(Subscribe to Longreads
to receive this and other weekly exclusives.) A look at the giant sturgeon in the Pacific Northwest—one, named Herman, weighs nearly 500 pounds—and about our relationship with them. Doyle is editor of Portland Magazine
and writes frequently for Orion
's print edition and blog. His piece won the John Burroughs Award and was listed as "Notable" by both Best Science and Nature Writing 2012
and Best American Essays 2012
"There are fish in the rivers of Cascadia that are bigger and heavier than the biggest bears. To haul these fish out of the Columbia River, men once used horses and oxen. These creatures are so enormous and so protected by bony armor that no one picks on them, so they grow to be more than a hundred years old, maybe two hundred years old; no one knows. Sometimes in winter they gather in immense roiling balls in the river, maybe for heat, maybe for town meetings, maybe for wild sex; no one knows. A ball of more than sixty thousand of them recently rolled up against the bottom of a dam in the Columbia, causing a nervous United States Army Corps of Engineers to send a small submarine down to check on the dam. They eat fish, clams, rocks, fishing reels, shoes, snails, beer bottles, lamprey, eggs, insects, fishing lures, cannonballs, cats, ducks, crabs, basketballs, squirrels, and many younger members of their species; essentially they eat whatever they want. People have fished for them using whole chickens as bait, with hooks the size of your hand."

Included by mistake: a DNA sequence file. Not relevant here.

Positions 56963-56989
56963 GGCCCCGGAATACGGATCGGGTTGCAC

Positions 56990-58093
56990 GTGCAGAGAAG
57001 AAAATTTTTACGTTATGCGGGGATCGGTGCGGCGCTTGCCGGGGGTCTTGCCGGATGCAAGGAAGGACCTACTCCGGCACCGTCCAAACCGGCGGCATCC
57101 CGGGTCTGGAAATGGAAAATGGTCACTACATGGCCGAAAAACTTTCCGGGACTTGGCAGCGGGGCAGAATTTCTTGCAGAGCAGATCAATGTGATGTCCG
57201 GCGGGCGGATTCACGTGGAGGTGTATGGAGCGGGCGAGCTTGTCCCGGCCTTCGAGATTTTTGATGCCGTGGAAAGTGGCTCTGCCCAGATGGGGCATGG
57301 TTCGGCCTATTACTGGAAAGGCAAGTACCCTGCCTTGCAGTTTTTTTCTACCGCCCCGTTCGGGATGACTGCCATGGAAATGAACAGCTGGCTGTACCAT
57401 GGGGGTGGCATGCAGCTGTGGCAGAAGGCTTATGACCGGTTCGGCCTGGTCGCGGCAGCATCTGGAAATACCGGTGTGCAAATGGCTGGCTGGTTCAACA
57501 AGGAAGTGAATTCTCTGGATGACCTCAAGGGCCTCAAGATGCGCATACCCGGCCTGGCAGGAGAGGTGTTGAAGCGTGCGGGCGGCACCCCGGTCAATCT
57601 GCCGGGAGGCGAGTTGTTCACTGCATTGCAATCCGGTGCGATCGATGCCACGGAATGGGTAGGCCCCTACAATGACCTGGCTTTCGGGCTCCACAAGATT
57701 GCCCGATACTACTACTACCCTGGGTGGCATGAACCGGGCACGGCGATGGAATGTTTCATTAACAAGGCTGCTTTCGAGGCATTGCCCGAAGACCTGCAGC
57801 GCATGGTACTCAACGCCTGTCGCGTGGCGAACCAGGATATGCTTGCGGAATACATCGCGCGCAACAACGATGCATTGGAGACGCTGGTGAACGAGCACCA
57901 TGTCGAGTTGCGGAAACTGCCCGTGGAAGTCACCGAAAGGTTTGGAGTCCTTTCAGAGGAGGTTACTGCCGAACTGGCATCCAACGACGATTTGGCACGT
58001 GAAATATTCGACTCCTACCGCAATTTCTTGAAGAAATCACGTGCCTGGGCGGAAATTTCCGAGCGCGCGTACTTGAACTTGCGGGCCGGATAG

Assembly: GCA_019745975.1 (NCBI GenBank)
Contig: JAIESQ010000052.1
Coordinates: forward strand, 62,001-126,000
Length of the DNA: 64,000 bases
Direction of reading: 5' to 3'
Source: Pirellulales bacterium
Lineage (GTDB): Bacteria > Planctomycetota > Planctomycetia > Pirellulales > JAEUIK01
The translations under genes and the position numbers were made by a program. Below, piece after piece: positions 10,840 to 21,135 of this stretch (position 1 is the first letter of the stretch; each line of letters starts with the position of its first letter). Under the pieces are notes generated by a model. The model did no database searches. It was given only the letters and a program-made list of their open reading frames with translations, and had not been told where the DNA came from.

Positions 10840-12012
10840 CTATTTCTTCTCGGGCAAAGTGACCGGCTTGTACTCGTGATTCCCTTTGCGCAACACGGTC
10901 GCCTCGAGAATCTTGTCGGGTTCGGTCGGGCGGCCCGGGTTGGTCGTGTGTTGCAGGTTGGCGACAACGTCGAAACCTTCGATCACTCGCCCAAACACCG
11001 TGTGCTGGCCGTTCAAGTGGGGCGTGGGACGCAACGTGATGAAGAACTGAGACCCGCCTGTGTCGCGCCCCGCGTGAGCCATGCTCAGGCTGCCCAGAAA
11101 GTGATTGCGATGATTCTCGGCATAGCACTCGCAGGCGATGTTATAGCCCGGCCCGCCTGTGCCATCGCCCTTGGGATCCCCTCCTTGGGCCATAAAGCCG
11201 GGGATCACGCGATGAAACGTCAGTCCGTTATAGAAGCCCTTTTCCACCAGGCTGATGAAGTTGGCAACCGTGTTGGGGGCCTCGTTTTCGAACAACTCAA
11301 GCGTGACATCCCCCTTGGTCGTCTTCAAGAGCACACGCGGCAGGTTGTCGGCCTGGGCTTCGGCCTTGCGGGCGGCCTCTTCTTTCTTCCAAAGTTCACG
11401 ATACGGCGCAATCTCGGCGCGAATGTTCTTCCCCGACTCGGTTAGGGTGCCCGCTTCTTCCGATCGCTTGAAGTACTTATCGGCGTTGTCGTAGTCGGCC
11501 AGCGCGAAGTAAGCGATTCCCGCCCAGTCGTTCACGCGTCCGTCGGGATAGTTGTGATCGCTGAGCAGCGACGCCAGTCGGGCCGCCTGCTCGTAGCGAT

PUBLISHED: Jan. 1, 2011
LENGTH: 13 minutes (3250 words)
Consider the hummingbird for a long moment. A hummingbird's heart beats ten times a second. A hummingbird's heart is the size of a pencil eraser. A hummingbird's heart is a lot of the hummingbird. Joyas Voladoras, flying jewels, the first white explorers in the Americas called them, and the white men had never seen such creatures, for hummingbirds came into the world only in the Americas, nowhere else in the universe, more than three hundred species of them whirring and zooming and nectaring in hummer time zones nine times removed from ours, their hearts hammering faster than we could clearly hear if we pressed our elephantine ears to their infinitesimal chests.
PUBLISHED: Oct. 5, 2005
LENGTH: 4 minutes (1024 words)